Time to join a group? Consider these options
By Jim Kendall
This column originally appeared in the January 12, 2015 Daily Herald
If you’re serious about connecting with more of your small business peers and – let’s be honest here – trading business leads with them;
If you’re looking for typically low-cost seminars where you might pick up some helpful business ideas;
Or if yours is a larger business that sees smaller ones as a target market, then you’re about to become a joiner – a member of one of the many chambers of commerce, alumni groups or other organizations generally dedicated to the small business community.
Your local chamber of commerce is a good place to begin, although you’ll have to actually participate to gain whatever benefit you seek from membership: Showing up once a month for lunch isn’t enough. Still, chamber membership should be a given.
There are options, however. Among the most interesting are the Center for Business Education, Innovation and Development, and the Small Business Advocacy Council.
Geneva-based CBEID isn’t a typical member organization. Rather, the CBEID exists to provide “expertise, support and connections to start and grow new businesses” and foster “entrepreneurial collaboration among new and experienced business professionals” in the Fox River Valley.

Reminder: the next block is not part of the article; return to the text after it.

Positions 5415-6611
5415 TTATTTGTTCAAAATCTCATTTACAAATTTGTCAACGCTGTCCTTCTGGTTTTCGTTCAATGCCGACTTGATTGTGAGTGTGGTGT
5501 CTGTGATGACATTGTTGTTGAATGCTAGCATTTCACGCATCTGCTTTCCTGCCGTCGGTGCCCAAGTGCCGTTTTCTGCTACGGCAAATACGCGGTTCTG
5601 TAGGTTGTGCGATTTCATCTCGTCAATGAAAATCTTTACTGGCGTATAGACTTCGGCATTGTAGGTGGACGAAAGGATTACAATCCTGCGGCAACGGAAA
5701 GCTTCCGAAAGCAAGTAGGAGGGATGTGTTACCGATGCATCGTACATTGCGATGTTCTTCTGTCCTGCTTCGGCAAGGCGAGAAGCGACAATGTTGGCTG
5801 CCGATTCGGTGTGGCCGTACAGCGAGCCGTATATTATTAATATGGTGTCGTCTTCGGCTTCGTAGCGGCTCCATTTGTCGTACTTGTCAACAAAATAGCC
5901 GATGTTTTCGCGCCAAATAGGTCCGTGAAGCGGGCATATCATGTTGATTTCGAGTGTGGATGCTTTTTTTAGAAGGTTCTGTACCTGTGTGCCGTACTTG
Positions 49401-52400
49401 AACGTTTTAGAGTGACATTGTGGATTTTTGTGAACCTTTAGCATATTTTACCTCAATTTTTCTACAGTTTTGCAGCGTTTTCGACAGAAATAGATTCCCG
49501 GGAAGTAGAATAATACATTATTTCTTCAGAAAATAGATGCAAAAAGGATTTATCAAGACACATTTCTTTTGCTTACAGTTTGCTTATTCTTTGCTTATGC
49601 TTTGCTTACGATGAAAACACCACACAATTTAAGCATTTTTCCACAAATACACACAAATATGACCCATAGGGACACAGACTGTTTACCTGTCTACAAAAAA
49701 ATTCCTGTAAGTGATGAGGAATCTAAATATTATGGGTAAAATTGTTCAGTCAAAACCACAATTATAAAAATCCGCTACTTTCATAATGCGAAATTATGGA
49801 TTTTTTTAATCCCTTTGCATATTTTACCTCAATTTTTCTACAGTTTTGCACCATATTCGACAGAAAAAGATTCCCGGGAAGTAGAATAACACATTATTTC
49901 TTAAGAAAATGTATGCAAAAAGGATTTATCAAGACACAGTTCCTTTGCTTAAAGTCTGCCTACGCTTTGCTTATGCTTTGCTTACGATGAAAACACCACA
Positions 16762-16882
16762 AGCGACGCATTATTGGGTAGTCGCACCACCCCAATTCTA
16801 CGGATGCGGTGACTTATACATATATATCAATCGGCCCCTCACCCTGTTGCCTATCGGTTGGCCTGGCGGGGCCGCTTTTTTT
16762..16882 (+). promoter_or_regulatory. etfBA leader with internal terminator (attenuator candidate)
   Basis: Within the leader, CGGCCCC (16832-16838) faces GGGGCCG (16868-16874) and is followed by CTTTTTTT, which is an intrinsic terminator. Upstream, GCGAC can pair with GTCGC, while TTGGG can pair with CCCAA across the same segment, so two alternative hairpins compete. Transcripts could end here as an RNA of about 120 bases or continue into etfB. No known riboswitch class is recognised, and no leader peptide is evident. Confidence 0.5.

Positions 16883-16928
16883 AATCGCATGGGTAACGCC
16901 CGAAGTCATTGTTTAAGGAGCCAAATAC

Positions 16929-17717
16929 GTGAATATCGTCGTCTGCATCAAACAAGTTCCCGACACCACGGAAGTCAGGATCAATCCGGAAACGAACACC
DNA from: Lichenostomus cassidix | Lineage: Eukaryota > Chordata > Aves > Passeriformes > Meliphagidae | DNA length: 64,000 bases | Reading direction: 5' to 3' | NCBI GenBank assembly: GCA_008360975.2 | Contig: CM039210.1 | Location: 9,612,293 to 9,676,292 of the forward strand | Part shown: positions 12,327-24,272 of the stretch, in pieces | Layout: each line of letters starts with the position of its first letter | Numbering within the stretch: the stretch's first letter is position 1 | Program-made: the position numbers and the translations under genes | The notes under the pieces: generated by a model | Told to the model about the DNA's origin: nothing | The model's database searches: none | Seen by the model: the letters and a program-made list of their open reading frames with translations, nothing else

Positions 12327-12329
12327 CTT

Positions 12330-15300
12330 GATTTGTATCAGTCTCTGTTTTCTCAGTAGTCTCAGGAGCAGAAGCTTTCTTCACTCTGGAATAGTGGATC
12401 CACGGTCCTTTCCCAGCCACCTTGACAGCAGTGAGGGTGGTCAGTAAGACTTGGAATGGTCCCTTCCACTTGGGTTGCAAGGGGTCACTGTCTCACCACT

If that’s where your business lives, start with CBEID President Ernie Mahaffey.
SBAC, created in 2010 by a group of business owners that Elliot Richardson says were “disgusted with both (political) parties” and focused on Springfield, seeks to empower the small business community.
Richardson, SBAC co-founder and CEO, is an attorney at Korey Richardson LLC, a law firm that shares a Two First National Plaza address with SBAC.
With a membership nearing 1,000, SBAC in many ways is similar to a regional chamber, but with an important difference: Political advocacy is the organization’s primary purpose.
That can be a tough go, especially in Springfield, but SBAC has had some success.
A health insurance cooperative that offers benefits focused on small business needs may be SBAC’s most notable accomplishment. “We built a coalition that included several local chambers, drafted legislation and really pushed to allow an insurance cooperative in Illinois,” Richardson says.
The health insurance plan is available through brokers or SBAC.
SBAC has had less success in its continuing efforts to rein in the state’s EDGE tax credit plan, which offers incentives to companies threatening to leave the state. (EDGE is an acronym for Economic Development for a Growing Economy and is a contentious political issue.) An effort to reduce the cost of establishing LLCs (Limited Liability Companies) in Illinois also is struggling.
There are larger organizations to consider joining. Two are the Illinois Chamber of Commerce, with offices in Chicago and Springfield and, depending on how you draw the boundaries, more than 50 suburban chambers as members; and the Nashville, TN-headquartered National Federation of Independent Business, which claims 350,000 small business members nationally.
Although larger organizations may have greater resources, making an impact may be more difficult for individual business owners.